“We’re sensitive when it comes to water”, says winegrower Andreas Hemer from Worms-Abenheim in southern Germany. And for good reason: the annual rainfall in this region is a measly 550l/m2. He and his brother Stefan therefore use efficient drip irrigation in times of drought on their organic vineyard. In 2012, the family business, with 36ha of vines and its own bottling station, built a new production hall outside the village centre. The developed area comprises about 1ha, of which around 2,000m2 is covered by a roof, which is fitted with photovoltaics on its sun-facing side.
“We want to collect the rainwater falling onto the roof in two large 50,000l cisterns”, explains Andreas Hemer. This water will be used mainly for mixing organic pesticides and to irrigate the hedges planted around the winery grounds. Rainwater that flows over the paved surfaces later seeps into a trench dug around the grounds.
In future, organic winegrower Andreas Hemer will collect and repurpose the rainwater from his roofs.
The fourth-generation winery in Worms-Abenheim, Germany, established in 1902, is run today by brothers Andreas and Stefan Hemer.
The new building on the green field: machine hall, bottling station and wine press all under one roof.
Of course, another option would be to drill a well on the property, but this would mean drilling 80 to 100m deep. This isn’t cheap, according to Andreas Hemer, not to mention the strain it puts on the groundwater balance. However, the planned rainwater processing is not an investment that will pay off quickly.
“We’re thinking long-term. We’d like to supply our water ourselves as far as possible, similar to how we source our energy from woodchip heating and our electricity from photovoltaics”, he says. The Hemer brothers converted their farm to organic operations in 2003 and they are currently a member of the Ecovin association of organic winemakers. Furthermore, the less waste water from the farm that ends up in the public sewage system, the lower the fees for the energy-intensive treatment of this water.
We’d like to supply our water ourselves as far as possible.
Rainwater as drinking water?
Speaking of energy, more and more experts are pointing out the strong link between water and energy, using the term “water-energy nexus” – when energy consumption increases, so does the need for water. Every dairy farmer knows the vast quantities of water required for cattle housed in the shed all year round. With a daily requirement of more than 100l per high-performance animal, a 200-cow operation accumulates a remarkable annual quantity of 7,300m3 of water. Cattle also usually consume drinking-quality water. What could be more logical than repurposing the water collected on the stall roofs for the thirsty animals?
But there are some concerns to consider. “Cows require the best-quality water”, according to Dr. Peter Pascher, Director of Agricultural Structure and Regional Policy at the German Farmers’ Association. Mr Pascher believes that there are many arguments against the use of rainwater, such as for hygiene reasons (i.e. bacteria, contaminants and foreign substances). “Today, food production in Europe has very high quality requirements which could be jeopardised by the use of rainwater”, Mr Pascher adds. “And dairy producers are aware of this”. He fears that inadequate drinking water could also have far-reaching consequences for livestock health.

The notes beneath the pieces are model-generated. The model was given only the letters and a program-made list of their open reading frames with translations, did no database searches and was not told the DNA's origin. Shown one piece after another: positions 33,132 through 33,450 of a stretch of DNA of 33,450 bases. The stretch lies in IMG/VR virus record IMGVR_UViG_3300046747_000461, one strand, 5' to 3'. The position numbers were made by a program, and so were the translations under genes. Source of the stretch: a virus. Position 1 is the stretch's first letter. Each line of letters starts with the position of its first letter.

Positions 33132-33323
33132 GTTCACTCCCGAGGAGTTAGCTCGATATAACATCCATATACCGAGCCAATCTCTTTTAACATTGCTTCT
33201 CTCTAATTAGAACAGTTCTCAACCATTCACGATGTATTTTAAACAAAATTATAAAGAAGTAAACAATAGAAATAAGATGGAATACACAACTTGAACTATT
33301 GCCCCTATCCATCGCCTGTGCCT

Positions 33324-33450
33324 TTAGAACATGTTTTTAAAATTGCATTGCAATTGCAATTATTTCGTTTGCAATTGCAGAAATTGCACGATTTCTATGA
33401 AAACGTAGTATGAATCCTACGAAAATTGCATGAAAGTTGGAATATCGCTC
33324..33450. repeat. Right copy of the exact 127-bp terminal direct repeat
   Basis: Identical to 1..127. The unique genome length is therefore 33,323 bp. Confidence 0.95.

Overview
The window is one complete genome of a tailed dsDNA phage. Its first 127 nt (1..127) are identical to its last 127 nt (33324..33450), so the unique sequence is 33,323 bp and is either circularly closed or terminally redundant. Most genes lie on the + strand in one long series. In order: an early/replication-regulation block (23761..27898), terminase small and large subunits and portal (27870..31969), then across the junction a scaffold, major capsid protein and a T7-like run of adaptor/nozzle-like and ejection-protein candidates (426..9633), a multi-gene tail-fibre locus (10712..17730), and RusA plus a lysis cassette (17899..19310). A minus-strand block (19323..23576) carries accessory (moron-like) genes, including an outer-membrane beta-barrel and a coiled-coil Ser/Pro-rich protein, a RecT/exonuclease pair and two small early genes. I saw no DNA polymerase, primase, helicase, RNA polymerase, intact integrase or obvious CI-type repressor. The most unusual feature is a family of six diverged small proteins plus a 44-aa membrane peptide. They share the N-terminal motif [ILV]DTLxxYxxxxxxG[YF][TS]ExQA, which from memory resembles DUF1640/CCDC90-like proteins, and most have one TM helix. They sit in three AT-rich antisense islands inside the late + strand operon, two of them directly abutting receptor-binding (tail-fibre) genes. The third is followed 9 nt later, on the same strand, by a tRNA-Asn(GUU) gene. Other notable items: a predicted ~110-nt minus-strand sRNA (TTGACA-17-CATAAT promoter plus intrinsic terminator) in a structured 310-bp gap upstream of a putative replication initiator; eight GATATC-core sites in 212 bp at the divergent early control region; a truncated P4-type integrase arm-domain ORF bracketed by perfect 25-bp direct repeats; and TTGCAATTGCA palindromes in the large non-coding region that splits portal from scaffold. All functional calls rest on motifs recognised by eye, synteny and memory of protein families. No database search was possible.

Pioneers in horticulture
While only a small proportion of livestock farmers are working on long-term strategies for the local treatment of valuable water resources, even with comparably low water costs and despite increasingly evident climate change, greater strides have clearly been made in horticulture. “Rainwater processing is now being implemented by many operations”, notes Dr. Andreas Wrede gladly. Dr. Wrede, Lead Examiner at the Horticultural Centre of the Schleswig-Holstein Chamber of Agriculture, does not however deny that recycling without phytosanitary treatment is not recommended – even though it is expensive. “Everybody is aware that water prices will rise in the future and that it will also become harder to build wells”, observes the horticulture expert.
Mr Wrede also proposes another argument: “The use of rainwater has a further advantage. In contrast to hard tap water, rainwater comes for free and is also of a softer water quality, which has a positive effect on plant growth”. Mr Wrede hopes that in future, even more horticulturists, winegrowers and farmers will adopt new ways to conserve groundwater resources.
Especially as, in the face of a growing demand for food, there is no longer any doubt that agriculture, whether in Europe or elsewhere in the world, will need to handle water more efficiently in order not to upset the delicate water supply balance.
Greenhouse plants are quite thirsty: although it differs considerably depending on the plant, around 42m3 of water on average is required daily for 1,000m2 of cultivation. To scale reservoirs for tree nurseries and other horticultural operations appropriately, the following guideline figures apply: During the annual vegetation period, tree nurseries produce around 2kg of fresh wood mass per container area of 1m2. This requires about 550l of water. In order to meet this need with winter rainfall, an area of 1ha requires a reservoir with a volume of 3,500m3.
If rainwater is also collected during the summer, the reservoir volume could be reduced by up to a third with simultaneous filtering, according to the calculations of Andreas Wrede from the Horticultural Centre in Ellershoop, northern Germany. It’s not just collecting water that’s important for the water cycle however, but also the type of irrigation. While a rotation sprinkler uses around 100m3/ha and per day, drip irrigation requires only 20m3.